Our financial services sector is critical to our national effort to recover from the impacts of covid-19 and move towards a resilient, open and sustainable future for the UK economy. The Bill is the next step in a process to take back control of our financial services legislation, having left the European Union and come to the end of the transition period.
There are a large number of amendments to address, so I will speak at some length, but hopefully as succinctly as possible. Let me start with the 20 new clauses and amendments tabled in my name, which do four things. I will first address new clauses 27 and 28, new schedule 1 and amendments 16 to 20. I hope that Mr McFadden will be pleased to see this set of new clauses and amendments, which have been tabled in response to an issue that he raised in Committee.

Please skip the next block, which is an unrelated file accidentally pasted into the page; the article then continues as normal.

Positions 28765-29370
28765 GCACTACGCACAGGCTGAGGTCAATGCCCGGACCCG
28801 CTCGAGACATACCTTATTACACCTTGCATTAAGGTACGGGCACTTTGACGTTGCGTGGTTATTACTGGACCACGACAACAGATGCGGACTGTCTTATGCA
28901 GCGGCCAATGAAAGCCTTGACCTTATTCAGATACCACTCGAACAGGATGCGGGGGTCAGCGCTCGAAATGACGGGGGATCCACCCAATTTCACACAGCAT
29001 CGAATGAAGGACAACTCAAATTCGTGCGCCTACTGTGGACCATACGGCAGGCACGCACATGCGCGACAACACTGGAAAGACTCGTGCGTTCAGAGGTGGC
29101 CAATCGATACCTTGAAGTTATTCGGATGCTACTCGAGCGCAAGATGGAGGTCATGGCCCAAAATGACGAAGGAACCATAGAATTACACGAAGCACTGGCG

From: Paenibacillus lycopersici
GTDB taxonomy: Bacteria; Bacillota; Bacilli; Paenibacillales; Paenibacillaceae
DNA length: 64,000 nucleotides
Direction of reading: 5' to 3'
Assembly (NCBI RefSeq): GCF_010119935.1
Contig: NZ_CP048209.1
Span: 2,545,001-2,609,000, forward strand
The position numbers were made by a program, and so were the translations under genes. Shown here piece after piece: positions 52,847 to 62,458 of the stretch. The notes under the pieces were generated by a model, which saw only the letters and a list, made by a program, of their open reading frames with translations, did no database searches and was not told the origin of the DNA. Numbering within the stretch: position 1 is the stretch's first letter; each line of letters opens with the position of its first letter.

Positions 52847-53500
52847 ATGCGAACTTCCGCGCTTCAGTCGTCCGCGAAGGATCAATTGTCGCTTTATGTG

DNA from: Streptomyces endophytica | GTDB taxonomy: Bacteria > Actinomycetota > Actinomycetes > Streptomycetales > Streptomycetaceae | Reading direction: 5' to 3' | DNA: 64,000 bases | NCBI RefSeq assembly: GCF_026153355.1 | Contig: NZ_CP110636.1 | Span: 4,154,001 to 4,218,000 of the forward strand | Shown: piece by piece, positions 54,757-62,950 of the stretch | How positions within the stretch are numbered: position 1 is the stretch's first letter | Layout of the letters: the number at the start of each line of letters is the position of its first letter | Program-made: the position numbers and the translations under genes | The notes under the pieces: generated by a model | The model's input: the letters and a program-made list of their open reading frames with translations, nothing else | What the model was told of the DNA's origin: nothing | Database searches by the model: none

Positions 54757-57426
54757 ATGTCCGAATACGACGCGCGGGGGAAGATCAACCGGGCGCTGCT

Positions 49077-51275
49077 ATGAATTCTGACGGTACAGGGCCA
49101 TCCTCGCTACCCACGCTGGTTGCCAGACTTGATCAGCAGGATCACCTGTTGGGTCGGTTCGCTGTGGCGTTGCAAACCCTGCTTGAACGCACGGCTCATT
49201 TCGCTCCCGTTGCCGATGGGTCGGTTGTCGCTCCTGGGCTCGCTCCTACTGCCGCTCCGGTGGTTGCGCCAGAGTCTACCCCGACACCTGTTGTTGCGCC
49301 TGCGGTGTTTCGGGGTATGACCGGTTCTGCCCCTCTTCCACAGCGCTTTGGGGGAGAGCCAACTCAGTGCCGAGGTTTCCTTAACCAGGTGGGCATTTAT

The Government remain committed to supporting the FinTech sector. The UK is widely considered to be a leading market—probably the leading market—for starting and growing a FinTech firm, and I am proud of that reputation. It has recently become clear that provisions in the Proceeds of Crime Act 2002 are creating challenges for some types of smaller firms known as e-money institutions and payment institutions. These institutions, which include industry leaders such as Revolut, Worldpay and TransferWise, have experienced significant growth over recent years. Currently, they need to submit a defence against money laundering request—which I shall refer to as a DAML from now on—to the National Crime Agency, to seek consent before proceeding with any transaction involving criminal property, however small.